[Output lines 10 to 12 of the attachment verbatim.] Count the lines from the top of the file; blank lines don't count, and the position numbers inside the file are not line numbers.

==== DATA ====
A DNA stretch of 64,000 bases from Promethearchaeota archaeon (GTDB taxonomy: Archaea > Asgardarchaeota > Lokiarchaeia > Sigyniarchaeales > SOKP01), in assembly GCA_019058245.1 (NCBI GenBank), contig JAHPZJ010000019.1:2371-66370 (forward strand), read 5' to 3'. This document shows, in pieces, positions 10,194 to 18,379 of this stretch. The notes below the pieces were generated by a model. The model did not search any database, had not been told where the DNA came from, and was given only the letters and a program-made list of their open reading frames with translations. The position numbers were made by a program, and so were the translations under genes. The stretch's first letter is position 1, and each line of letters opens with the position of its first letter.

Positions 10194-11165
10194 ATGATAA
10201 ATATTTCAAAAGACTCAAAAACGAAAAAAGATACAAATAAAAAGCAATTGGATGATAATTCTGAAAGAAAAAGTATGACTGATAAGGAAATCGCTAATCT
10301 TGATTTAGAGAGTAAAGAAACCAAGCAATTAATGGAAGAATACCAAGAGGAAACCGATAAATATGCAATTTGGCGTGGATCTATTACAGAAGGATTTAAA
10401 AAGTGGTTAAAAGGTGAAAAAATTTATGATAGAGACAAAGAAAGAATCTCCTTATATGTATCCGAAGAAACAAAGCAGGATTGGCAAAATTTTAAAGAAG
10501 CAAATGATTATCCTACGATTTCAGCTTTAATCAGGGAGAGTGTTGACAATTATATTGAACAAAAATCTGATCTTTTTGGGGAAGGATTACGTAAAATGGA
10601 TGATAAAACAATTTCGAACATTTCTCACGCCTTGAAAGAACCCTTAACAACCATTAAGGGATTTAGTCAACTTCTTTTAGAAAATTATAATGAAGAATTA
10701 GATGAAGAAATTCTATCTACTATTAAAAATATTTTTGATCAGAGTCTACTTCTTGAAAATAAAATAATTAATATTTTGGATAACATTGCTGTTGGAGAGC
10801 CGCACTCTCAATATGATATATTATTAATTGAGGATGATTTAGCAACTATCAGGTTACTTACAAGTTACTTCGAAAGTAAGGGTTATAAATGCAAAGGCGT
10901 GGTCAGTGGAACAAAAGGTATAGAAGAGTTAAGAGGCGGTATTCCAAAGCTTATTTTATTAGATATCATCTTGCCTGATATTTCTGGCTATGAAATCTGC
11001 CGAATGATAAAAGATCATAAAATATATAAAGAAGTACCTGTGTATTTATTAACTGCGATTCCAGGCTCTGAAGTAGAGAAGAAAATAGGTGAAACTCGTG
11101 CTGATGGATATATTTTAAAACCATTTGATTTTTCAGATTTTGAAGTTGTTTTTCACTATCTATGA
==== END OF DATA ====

10801 CGCACTCTCAATATGATATATTATTAATTGAGGATGATTTAGCAACTATCAGGTTACTTACAAGTTACTTCGAAAGTAAGGGTTATAAATGCAAAGGCGT
10901 GGTCAGTGGAACAAAAGGTATAGAAGAGTTAAGAGGCGGTATTCCAAAGCTTATTTTATTAGATATCATCTTGCCTGATATTTCTGGCTATGAAATCTGC
11001 CGAATGATAAAAGATCATAAAATATATAAAGAAGTACCTGTGTATTTATTAACTGCGATTCCAGGCTCTGAAGTAGAGAAGAAAATAGGTGAAACTCGTG